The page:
Researchers have pinpointed a protein that contributes to tau accumulation in the brain, marking it as a possible therapy for FTD.
Researchers in Florida have pinpointed a protein that contributes to Alzheimer’s biomarker tau protein accumulation in the brain. They argue it may be a key target in fighting tau protein associated with Alzheimer’s and frontotemporal dementia. The study, conducted by scientists at the University of South Florida (USF) Health Morsani College of Medicine, examined how this protein impaired the brain’s cleaning process in removing tau from the brain.
Tau and Frontotemporal Dementia
Tau, along with beta-amyloid, is one of the main proteins associated with neurodegenerative diseases. Finding a way to target tau, some experts believe, may be one therapeutic pathway to treating the disease. Even though beta-amyloid has been the main focus for scientists in recent years, some experts claim that tau protein may drive Alzheimer’s even more than beta-amyloid.
The researchers of the latest study focused on frontotemporal lobar degeneration (FTLD), known most commonly as frontotemporal dementia (FTD). FTD tends to be an earlier onset form of dementia than typical Alzheimer’s, and is often seen in people as early as their 40s, 50s or 60s. It occurs when the brain’s frontal and temporal lobes — associated with personality, behavior and language — shrink.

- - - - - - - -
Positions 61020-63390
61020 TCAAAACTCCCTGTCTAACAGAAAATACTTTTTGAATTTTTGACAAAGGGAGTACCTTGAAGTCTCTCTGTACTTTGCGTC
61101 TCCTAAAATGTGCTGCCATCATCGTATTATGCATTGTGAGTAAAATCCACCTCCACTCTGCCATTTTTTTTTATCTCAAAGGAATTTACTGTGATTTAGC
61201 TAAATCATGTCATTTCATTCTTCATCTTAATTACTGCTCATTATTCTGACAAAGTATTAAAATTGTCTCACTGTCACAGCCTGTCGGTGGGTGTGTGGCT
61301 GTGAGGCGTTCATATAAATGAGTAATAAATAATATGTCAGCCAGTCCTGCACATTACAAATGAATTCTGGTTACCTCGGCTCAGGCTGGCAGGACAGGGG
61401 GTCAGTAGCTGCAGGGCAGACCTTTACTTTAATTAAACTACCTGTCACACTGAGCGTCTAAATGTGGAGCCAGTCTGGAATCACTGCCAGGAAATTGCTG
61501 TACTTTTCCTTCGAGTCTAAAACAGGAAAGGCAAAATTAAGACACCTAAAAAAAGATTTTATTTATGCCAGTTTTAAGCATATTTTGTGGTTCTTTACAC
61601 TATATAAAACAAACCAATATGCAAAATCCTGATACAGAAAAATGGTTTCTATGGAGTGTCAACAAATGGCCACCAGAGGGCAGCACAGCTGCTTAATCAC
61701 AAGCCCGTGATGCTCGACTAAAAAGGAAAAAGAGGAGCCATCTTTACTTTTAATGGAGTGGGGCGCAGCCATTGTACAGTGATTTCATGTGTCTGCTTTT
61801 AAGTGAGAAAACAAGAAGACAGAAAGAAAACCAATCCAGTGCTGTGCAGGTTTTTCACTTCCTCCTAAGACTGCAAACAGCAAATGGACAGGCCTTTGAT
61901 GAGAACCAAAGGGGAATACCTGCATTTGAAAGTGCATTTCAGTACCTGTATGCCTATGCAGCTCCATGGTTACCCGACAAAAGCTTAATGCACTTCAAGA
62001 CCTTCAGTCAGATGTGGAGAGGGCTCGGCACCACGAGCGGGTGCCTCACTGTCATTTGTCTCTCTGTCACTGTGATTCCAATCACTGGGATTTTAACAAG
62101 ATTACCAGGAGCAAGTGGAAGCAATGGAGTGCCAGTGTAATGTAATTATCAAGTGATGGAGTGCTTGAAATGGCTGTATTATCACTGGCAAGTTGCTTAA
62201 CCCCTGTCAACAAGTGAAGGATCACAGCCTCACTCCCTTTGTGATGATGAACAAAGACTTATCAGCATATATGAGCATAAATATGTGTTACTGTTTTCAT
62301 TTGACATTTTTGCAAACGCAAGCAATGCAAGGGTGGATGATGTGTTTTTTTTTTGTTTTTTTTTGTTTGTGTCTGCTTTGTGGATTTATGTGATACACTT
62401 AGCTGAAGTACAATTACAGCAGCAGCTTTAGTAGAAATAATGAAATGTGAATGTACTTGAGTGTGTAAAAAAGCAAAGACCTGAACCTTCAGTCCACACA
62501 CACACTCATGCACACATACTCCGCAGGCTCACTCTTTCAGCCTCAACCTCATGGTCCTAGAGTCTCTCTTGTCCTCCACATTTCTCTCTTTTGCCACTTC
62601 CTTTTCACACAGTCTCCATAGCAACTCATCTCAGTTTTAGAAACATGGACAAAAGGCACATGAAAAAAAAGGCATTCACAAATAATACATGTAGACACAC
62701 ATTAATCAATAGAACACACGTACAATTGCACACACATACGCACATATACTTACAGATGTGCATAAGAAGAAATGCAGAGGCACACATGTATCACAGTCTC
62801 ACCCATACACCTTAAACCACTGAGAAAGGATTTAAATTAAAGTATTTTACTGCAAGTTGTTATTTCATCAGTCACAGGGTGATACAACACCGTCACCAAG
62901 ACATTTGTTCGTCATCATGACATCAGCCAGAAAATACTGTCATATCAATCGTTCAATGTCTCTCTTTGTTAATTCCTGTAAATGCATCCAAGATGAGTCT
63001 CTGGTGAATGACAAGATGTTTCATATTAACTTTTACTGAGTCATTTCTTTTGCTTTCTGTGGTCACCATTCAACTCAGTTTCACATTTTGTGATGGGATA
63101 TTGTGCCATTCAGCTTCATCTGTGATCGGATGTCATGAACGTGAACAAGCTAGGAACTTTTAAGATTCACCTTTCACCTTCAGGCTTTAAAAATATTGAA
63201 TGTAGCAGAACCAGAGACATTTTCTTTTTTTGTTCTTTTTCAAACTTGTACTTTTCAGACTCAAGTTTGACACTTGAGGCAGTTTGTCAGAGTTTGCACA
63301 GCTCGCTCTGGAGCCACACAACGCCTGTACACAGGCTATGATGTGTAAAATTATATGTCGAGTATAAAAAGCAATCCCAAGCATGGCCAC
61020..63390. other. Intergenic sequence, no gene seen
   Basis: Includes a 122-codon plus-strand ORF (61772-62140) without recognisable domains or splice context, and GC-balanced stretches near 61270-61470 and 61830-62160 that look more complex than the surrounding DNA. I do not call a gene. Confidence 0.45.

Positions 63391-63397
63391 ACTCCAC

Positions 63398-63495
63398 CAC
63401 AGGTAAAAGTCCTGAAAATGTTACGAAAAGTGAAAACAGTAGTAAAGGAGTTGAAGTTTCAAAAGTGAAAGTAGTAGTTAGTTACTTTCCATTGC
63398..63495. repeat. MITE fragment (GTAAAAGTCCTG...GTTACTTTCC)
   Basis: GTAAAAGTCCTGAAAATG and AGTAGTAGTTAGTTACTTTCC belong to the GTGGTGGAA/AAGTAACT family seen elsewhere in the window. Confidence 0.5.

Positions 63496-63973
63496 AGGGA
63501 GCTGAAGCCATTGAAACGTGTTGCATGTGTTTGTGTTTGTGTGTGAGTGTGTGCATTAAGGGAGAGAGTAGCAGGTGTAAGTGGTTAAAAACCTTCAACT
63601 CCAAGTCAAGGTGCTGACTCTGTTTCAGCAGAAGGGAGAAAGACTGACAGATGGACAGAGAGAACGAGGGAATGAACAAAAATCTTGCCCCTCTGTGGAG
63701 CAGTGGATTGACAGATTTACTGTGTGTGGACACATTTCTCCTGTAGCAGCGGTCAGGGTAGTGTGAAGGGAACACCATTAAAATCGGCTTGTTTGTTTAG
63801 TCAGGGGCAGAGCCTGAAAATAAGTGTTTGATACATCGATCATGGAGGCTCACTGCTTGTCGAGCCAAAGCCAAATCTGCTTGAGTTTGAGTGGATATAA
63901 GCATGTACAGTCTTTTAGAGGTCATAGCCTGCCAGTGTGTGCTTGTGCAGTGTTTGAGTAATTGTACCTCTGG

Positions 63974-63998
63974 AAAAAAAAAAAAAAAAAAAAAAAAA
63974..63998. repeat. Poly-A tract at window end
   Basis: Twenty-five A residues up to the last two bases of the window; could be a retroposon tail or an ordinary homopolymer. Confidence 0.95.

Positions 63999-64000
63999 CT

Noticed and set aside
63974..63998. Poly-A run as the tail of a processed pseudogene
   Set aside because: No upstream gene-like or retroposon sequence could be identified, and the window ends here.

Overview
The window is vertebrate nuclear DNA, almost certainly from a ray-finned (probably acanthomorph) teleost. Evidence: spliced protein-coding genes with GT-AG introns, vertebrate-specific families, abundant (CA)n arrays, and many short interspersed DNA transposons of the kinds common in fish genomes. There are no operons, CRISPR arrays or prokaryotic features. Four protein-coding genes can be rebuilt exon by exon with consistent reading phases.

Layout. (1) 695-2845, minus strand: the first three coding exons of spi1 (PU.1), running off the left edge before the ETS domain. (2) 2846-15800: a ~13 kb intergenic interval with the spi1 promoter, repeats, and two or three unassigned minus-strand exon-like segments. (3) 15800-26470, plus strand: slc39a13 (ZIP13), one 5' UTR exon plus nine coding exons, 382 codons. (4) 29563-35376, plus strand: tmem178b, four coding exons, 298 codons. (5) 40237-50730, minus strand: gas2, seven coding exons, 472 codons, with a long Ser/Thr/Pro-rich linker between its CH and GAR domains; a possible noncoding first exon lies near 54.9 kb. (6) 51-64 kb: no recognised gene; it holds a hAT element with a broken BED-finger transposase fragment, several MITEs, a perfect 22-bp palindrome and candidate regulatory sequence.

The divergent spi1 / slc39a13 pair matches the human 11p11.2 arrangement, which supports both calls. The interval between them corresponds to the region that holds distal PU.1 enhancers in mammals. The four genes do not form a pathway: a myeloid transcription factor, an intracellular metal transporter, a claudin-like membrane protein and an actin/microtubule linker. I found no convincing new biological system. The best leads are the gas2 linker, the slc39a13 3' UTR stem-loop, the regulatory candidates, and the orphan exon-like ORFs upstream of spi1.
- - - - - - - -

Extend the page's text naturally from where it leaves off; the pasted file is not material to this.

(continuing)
Tau protein also appears in the brains of people with FTD as opposed to beta-amyloid, making tauopathy a main feature of the disease. Tauopathy, or significant tau accumulation, leads to destroyed synapses and communication between neurons and eventually leads to cell death.
Exploring Ways to Clear Tau
In the study, the researchers honed in on a protein known as beta-arrestin-2 as a possible link to tau accumulation in FTD. They found that a specific form of the protein called oligomerized beta-arrestin-2 impaired the clearing process in the brain that “cleans” cells of toxic proteins like tau — a process known as autophagy. Another form of the protein called monomeric beta-arrestin-2, they found, did not damage autophagy.
Targeting oligomerized beta-arrestin-2 may be one path forward in fighting tau, the researchers argued.
“Our research could lead to a new strategy to block tau pathology in FTLD, Alzheimer’s disease and other related dementias,” JungA (Alexa) Woo, an assistant professor of molecular pharmacology and physiology at the USF Health Byrd Alzheimer’s Center, said in a news release.
The researchers also found that using gene therapy to reduce beta-arrestin-2 levels in the brain was effective in restarting the tau clearing system in the brain, “erasing the tau tangles like an eraser,” Dr. Stephen Liggett, a professor of medicine and medical engineering at the USF Health Morsani College of Medicine and an author of the study, said in the news release.
“This is something the field has been looking for — an intervention that does no harm and reverses the disease,” he continued.